The disaster in the Gulf is hard for all of us to watch, and from a business perspective, it is doubly troubling to see all of these energetic entrepreneurs being put out of business. What would you do in that situation? It’s like the old Clash song
Should I stay or should I go?
If I go there will be trouble
If I stay, there will be double
No one likes to learn a lesson at the expense of others, but as I watch the fishermen, restaurateurs, and everyone else down the business chain struggle to stay afloat, it occurred to me that we would be remiss if the lessons from their crisis were lost on the rest of us.
The most important of these is that it is our job as entrepreneurs to reduce the risk inherent in owning and running your own business to the extent possible. Sure risk is part of our gig; that is a given. In fact, for many small business people, some risk is part of the fun of the whole thing. It’s the juice.
But it is the wise entrepreneur who looks at risk as something to be managed, and something to be engaged with prudently. Wild, crazy risks are usually for business neophytes.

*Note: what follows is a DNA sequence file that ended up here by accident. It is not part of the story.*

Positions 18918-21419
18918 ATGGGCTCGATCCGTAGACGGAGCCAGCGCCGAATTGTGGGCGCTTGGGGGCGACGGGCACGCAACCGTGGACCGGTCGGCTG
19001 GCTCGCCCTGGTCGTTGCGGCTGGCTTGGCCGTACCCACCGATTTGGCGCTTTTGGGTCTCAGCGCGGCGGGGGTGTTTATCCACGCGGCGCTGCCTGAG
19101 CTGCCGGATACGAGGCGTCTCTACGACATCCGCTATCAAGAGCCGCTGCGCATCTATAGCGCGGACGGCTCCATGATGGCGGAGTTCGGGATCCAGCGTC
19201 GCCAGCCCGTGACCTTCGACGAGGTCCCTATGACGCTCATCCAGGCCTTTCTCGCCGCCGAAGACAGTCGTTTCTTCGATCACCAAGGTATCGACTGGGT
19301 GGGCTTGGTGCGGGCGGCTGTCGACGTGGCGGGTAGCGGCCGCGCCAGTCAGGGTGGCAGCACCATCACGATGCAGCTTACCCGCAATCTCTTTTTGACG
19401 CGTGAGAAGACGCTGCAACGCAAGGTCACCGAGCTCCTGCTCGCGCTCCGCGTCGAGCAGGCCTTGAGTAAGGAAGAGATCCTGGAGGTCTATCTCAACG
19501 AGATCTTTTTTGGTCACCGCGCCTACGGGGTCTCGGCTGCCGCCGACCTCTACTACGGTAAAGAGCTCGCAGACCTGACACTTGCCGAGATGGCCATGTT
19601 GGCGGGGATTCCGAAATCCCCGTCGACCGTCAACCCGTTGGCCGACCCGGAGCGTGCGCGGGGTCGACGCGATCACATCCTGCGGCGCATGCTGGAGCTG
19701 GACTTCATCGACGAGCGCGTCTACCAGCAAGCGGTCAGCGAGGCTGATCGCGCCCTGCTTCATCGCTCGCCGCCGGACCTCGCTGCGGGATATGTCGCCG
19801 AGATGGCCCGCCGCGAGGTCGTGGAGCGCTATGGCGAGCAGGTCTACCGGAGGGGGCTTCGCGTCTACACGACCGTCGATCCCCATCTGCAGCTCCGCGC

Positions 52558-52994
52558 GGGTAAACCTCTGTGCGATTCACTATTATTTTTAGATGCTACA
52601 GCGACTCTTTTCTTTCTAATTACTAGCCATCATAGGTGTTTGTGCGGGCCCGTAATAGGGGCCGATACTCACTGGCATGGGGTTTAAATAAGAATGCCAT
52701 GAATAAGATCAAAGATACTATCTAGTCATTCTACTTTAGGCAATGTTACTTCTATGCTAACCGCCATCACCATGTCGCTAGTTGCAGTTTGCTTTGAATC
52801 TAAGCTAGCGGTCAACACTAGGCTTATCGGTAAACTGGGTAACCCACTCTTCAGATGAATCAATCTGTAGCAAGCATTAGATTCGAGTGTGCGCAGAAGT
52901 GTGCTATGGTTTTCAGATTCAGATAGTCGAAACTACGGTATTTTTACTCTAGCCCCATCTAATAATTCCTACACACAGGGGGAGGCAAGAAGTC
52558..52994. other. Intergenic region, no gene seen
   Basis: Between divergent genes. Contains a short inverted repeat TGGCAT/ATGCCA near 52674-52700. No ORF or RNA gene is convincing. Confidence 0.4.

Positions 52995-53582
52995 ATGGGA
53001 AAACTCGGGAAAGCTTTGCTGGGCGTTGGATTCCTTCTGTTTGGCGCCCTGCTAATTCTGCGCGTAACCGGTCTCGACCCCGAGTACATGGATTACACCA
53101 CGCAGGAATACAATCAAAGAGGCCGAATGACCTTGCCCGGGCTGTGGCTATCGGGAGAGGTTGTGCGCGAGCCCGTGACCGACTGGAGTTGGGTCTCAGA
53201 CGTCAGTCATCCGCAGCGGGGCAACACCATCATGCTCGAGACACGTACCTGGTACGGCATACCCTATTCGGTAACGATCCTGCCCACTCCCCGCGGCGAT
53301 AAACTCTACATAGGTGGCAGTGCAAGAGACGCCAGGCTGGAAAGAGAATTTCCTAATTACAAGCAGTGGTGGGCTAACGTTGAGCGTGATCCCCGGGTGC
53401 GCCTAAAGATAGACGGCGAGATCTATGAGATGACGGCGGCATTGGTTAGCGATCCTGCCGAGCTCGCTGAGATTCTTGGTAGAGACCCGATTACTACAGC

So, how do you reduce your risk? Here are a few ways:
Be adequately insured: I am not sure that there is a more boring business topic than business insurance, but that’s the way it goes. Unexpected things happen. Oil rigs blow up. Crooks break into businesses. People slip and fall. Having adequate insurance means that none of these sorts of things will put you out of business.
Nothing boring about that, right?
Incorporate: I am always amazed at how many small businesses are run either as a sole proprietorship or a general partnership. The problem with either of these is that, legally speaking, you and your business are one in the same. If something bad happens at the shop, you and your personal assets are on the hook.
But by creating a corporation for your business you are setting up a separate legal entity. If something goes wrong in that case, it is the corporation, and not you, that is on the hook. That is better.
Have some policies: A set of written policies for you and your staff does two things:
1. First, it is some insurance that things will be done properly, because everyone will know what the proper thing is, and
2. It is evidence that you are reasonable and prudent, and that is always good to document.
Incorporating just these three things can make a huge difference in the amount of risk your business is taking on.